Myanmar Wanted Lists
In the first story of the Daily Briefing today, we move to Myanmar. This is a story we’ve brought up many times in the last few weeks, and for good reason. The democratically elected government was toppled by a military junta, who are currently attempting to repress any and all groups that speak out against them.
This repression has taken the form of arrests, threats and – in the most serious cases – even deaths. So far the military has killed 570 people, which includes at least 43 children. Clearly, the situation is incredibly serious, and our thoughts are with all of those affected by the situation.
The reason the story is in the Daily Briefing today specifically, though, is because the military has published lists of dissidents that they perceive as a threat to their new regime. This list, too, not only includes names of ordinary citizens, but also celebrities and social media influencers.
One such influencer who is on the list is Myat Noe Aye (an actress), who said of her addition:
“I thought I might be really afraid when it comes to my turn but actually I’m more proud of myself for doing the right thing for my country”.
So far, there are 60 names on the list, but many expect that more names are to be added soon. The military claims that those on the list will be charged under section 505A of the penal code, which criminalises comments that “cause fear” or spread “false news”.
Additionally, the Guardian has reported on the unverified claim that the information ministry will fine broadcasters who show works of people on the list. Exactly how many of these celebrities will be arrested and tried, though, is as yet unknown.
Moving Egyptian Mummies
In the second story today, we move to Egypt to discuss the moving of mummies. Although this story actually happened a couple of days ago, we thought that it’s definitely worth including today. While some of you may have been to Egypt yourself, and may have actually seen some of the mummified pharaohs with your own eyes, you may not know that they sometimes move to new museums. As such, authorities need to make sure that the former Egyptian rulers are not damaged – and that they are transported in a manner befitting their status.
Both points were undoubtedly met in the precession that took place on Saturday. The 22 mummies were transported in specially adapted cars – each of which bore the name of the ruler in gold letters on the front. Each mummy was surrounded by nitrogen to ensure that they were preserved from external conditions. Additionally, each car had their suspension adapted so that the ride was nice and smooth. In fact, even the roads the pharaohs were travelling on were resurfaced!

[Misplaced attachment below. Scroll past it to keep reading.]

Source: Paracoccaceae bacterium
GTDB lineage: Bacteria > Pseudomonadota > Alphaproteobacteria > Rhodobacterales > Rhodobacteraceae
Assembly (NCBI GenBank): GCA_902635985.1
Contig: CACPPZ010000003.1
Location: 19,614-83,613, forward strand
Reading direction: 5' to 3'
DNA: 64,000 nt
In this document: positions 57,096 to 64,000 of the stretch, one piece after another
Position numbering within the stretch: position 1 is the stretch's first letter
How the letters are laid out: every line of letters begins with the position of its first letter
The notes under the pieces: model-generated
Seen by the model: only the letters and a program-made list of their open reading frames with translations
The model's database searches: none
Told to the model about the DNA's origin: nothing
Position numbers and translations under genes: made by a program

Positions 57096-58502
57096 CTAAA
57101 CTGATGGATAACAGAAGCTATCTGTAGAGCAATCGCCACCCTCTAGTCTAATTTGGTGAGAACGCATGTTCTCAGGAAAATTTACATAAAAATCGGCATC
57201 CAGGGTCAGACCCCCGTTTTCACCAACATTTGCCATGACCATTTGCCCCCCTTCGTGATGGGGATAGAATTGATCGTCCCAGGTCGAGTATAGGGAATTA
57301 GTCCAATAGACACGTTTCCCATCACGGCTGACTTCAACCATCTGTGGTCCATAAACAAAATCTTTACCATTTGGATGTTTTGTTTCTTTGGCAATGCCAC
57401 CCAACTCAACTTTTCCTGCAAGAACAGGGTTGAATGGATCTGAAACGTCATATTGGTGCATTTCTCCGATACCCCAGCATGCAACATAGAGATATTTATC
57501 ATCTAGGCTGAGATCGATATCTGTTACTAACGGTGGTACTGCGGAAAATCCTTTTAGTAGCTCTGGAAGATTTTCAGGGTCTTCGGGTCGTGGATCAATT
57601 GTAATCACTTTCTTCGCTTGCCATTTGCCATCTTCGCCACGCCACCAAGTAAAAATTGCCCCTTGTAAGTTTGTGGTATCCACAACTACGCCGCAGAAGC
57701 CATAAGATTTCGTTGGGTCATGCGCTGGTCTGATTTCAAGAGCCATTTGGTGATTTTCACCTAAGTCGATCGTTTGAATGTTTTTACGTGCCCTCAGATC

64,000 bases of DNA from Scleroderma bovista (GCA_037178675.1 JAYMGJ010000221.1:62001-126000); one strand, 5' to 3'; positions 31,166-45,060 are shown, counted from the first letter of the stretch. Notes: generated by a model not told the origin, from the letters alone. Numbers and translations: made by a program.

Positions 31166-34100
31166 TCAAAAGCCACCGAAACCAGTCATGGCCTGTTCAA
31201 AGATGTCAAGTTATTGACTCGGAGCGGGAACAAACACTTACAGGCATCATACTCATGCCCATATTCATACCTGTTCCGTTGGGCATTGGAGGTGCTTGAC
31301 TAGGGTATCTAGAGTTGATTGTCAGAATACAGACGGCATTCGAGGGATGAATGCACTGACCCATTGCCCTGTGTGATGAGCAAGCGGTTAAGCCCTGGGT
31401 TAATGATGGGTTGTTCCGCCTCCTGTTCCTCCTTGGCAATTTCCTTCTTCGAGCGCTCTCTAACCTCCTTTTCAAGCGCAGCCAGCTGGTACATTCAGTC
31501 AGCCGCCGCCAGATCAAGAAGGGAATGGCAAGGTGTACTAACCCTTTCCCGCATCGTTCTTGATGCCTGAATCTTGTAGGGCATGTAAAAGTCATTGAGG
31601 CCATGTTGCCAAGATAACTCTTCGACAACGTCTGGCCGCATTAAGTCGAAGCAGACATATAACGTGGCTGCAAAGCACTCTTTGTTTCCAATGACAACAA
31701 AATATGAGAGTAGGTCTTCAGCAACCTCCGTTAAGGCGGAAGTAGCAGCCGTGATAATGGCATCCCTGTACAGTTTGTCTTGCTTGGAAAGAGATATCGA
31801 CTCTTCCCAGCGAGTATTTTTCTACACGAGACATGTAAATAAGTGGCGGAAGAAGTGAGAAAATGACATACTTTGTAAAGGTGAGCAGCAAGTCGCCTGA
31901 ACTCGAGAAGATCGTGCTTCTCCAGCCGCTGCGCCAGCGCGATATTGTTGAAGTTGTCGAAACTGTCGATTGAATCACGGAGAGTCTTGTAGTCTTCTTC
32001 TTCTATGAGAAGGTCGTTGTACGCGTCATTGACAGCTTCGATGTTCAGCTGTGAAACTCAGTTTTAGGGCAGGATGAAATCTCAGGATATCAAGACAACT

As for the pomp surrounding the move, it’s best to demonstrate this by showing you a video from the precession:
It’s certainly hard to argue that the ceremony wasn’t fit for a king – or in this case, pharoe.
North Korean Olympics
In the third story today, we move to North Korea to discuss their attitude towards the upcoming 2021 olympics. Although North Korea may not be the first country on your mind when you think of countries that are successful in the Olympics – they may well be one of the more successful countries when they next participate. After all, it is claimed that Kim Jong-Il finished with 11 hole-in-ones on his very first attempt at golf (causing him to finish with a score of 38 under par). Not only this, but in 2010, North Korea managed to compete in the football world cup, and beat Brazil in the final.
However, this sporting prowess will unfortunately not be present in the 2021 Olympic Games – due to fears about COVID. This makes sense though to be fair – as the North Korean government has repeatedly claimed that the country is yet to report a single case of coronavirus.
As much as we’ve so far been quite flippant about the news so far – there is a more serious side to this story. Both North Korea and South Korea have used the Olympic Games to engage diplomatically with one another. In some cases, they’ve even walked into the games together – symbolically demonstrating that Korea is united.
Due to North Korea’s absence in the next Olympic Games, this form of diplomacy seems to be off the table. Let’s just hope that they find other, non-sporting, ways of easing tensions.
Soviet Lord of the Rings
In the last story today, we move to Russia to discuss this weekend’s internet sensation. Many of us have seemingly binged the entire Netflix catalogue of content throughout the numerous lockdowns of the last year. For this reason, many of us are looking for new content to keep us entertained until we’re finally allowed to meet family and friends again.
For Russian speaking Lord of the Rings fans, you may have come across your new binge-worthy show this weekend, thanks to Russian TV channel 5TV. Prior to the Soviet Union collapsing in 1991, a Russian version of Lord of the Rings was broadcast. This version of JRR Tolkein’s classics was put on YouTube over the weekend – attracting more than 700,000 people to watch it.
Before we show you some clips, it’s worth pointing out that is obviously not as high quality as the Hollywood version. It’s important to bare this in mind before watching:
Let us know what you think of this in the comments below.
For those of you who think the news is too long, be sure to check out tomorrow’s Daily Briefing.